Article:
How to Use Web Filter Software

Web filter software

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Web filter software can help you control the content accessible on a computer or network. Many organizations and families employ web filtering tools to improve productivity or curb undesirable internet behavior. You should understand how to use filtering software before choosing a setup and deploying it. Here are three things you should consider about utilizing a web filter.

Use Cases and Choices

You should be clear about your use case before adopting web filtering software. A school that needs to filter web searches for thousands of students, for example, is going to need a more robust solution than a parent who wants to lock down one kid’s tablet. There are use cases that call for multiple layers, applying filters on devices and across network appliances.

You may also need a filtering system that can scale with a growing organization in the coming years. When you look into potential software solutions, be sure they match your use case before making a choice.

Installation and Configuration

First, you need to install the software. Most modern tools are downloadable. You or a computer technician will follow a few on-screen prompts to install the filtering program. Once done with the installation, you’ll probably have to restart your computer or network device.

Next, you’ll need to configure rules and filters. For example, you might want to block websites that contain keywords related to gambling or adult content if your child is supposed to be using a computer to access a K12 online learning platform. Fortunately, most software comes with a list of standard filters for commonly problematic terms so you can usually start with a stock solution.

You might also want to block websites by their top-level domains. Blocking “*.facebook.com” would prevent users from reaching the social media giant’s servers. If social media use is problematic, you may want to extend the target list to sites like Instagram, Twitter, Twitch, and Snapchat. Blocking domains at the network level is the best way to deal with tech-savvy users.

You can also set different levels of filtering for different groups of users. A school would probably allow its teachers to have greater freedom than students would get. Similarly, a business might permit outside salespeople access to more of the internet than it would the warehouse team.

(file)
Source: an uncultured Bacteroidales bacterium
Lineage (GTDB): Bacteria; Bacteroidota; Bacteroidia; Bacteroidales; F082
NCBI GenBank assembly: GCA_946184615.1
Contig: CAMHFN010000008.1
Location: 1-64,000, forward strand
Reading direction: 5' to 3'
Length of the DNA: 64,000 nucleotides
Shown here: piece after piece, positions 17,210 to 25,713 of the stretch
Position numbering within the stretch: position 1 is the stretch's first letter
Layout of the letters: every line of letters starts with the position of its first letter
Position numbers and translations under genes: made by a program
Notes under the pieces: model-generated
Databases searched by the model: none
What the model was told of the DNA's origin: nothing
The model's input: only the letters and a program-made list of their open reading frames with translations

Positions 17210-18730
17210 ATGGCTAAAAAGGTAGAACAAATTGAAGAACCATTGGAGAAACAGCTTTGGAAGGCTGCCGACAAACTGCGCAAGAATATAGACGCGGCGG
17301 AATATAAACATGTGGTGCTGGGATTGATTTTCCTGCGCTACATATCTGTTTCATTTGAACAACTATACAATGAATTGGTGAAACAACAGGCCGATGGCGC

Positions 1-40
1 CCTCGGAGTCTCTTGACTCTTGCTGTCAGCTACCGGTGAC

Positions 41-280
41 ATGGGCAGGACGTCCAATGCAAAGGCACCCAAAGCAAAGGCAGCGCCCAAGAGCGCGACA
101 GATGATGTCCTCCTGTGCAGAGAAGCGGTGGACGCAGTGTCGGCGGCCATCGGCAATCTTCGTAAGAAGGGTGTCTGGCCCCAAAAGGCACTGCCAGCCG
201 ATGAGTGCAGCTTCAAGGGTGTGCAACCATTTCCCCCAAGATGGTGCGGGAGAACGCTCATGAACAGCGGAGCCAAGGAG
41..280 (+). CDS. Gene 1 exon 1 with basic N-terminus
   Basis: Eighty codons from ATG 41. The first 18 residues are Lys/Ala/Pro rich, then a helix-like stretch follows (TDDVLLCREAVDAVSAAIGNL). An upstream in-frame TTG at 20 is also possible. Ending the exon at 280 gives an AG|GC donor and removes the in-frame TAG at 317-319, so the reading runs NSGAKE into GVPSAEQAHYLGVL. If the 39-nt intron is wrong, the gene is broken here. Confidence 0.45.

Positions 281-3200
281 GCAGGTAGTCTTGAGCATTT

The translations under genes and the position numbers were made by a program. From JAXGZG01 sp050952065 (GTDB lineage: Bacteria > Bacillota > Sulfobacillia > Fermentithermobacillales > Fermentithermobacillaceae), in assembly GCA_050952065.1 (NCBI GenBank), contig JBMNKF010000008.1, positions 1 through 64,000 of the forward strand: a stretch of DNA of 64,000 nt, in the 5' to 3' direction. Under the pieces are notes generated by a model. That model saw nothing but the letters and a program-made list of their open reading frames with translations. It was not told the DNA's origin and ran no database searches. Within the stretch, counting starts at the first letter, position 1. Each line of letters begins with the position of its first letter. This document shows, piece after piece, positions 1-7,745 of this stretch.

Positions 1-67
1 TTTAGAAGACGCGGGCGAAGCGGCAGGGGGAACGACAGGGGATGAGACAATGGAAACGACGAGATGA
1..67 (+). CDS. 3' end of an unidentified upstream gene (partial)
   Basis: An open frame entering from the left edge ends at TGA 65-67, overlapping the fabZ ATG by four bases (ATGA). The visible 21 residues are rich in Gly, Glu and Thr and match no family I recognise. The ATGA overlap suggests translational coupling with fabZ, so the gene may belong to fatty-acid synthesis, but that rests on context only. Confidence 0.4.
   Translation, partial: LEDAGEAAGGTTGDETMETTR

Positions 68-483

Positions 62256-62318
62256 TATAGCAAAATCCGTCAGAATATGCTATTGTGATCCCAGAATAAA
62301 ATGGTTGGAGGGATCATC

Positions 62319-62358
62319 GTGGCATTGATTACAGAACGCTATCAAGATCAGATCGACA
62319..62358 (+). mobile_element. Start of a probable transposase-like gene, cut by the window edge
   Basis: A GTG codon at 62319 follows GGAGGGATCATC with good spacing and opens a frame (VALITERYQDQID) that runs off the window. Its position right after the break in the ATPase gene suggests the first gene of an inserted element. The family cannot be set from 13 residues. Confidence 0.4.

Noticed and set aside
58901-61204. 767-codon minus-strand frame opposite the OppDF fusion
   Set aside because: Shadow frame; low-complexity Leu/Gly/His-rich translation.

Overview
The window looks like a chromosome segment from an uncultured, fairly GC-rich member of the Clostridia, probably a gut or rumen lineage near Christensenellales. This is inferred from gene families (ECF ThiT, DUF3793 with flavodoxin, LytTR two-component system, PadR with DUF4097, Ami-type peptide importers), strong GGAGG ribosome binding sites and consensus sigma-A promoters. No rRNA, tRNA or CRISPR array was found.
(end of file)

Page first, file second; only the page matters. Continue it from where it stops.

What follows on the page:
Many organizations also employ device-based filters. A company might limit phone access, for example, to prevent employees from accessing apps and sites while on the clock. It is also wise to change basic administrative settings. Create a new admin user and delete the default one if possible. Also, give the admin a strong password to prevent guessing.

Finally, you should test the system. Do not simply focus on what you want to block. Make sure desired resources are accessible, too. You or a technician can codify the configuration files as necessary until you get the right level of both filtering and accessibility.

Monitoring, Reporting, and Long-Term Use

Most web filter systems also include monitoring and reporting features. These can identify who’s trying to visit which websites. If anyone is getting around the web filter or finding non-banned sites that are problematic, the logs and reports will tell you.

You can typically set up automatic reporting. If you want to see a weekly report of the most commonly blocked sites, for example, the report system can send that to you via email or in a dashboard. Specific users may also be prone to problematic internet behavior. The report can identify who persists in trying to get past the filters, too.

You should expect to make adjustments over time. New websites and apps will appear, and those will require adding definitions to the configuration files. The software will also need occasional updates.

Cultural norms change quickly, too. Expect to identify and filter terms a few years from now that don’t even exist today. High traffic to new sites or for certain terms will often be the first signs that something is going unfiltered. Use this monitoring information to keep up with developments.

Conclusion

Web filter software represents a key piece of the security puzzle. It isn’t a one-size-fits-all solution. However, the high customizability of web filtering tools means you can usually tailor a solution to meet your organization’s needs.

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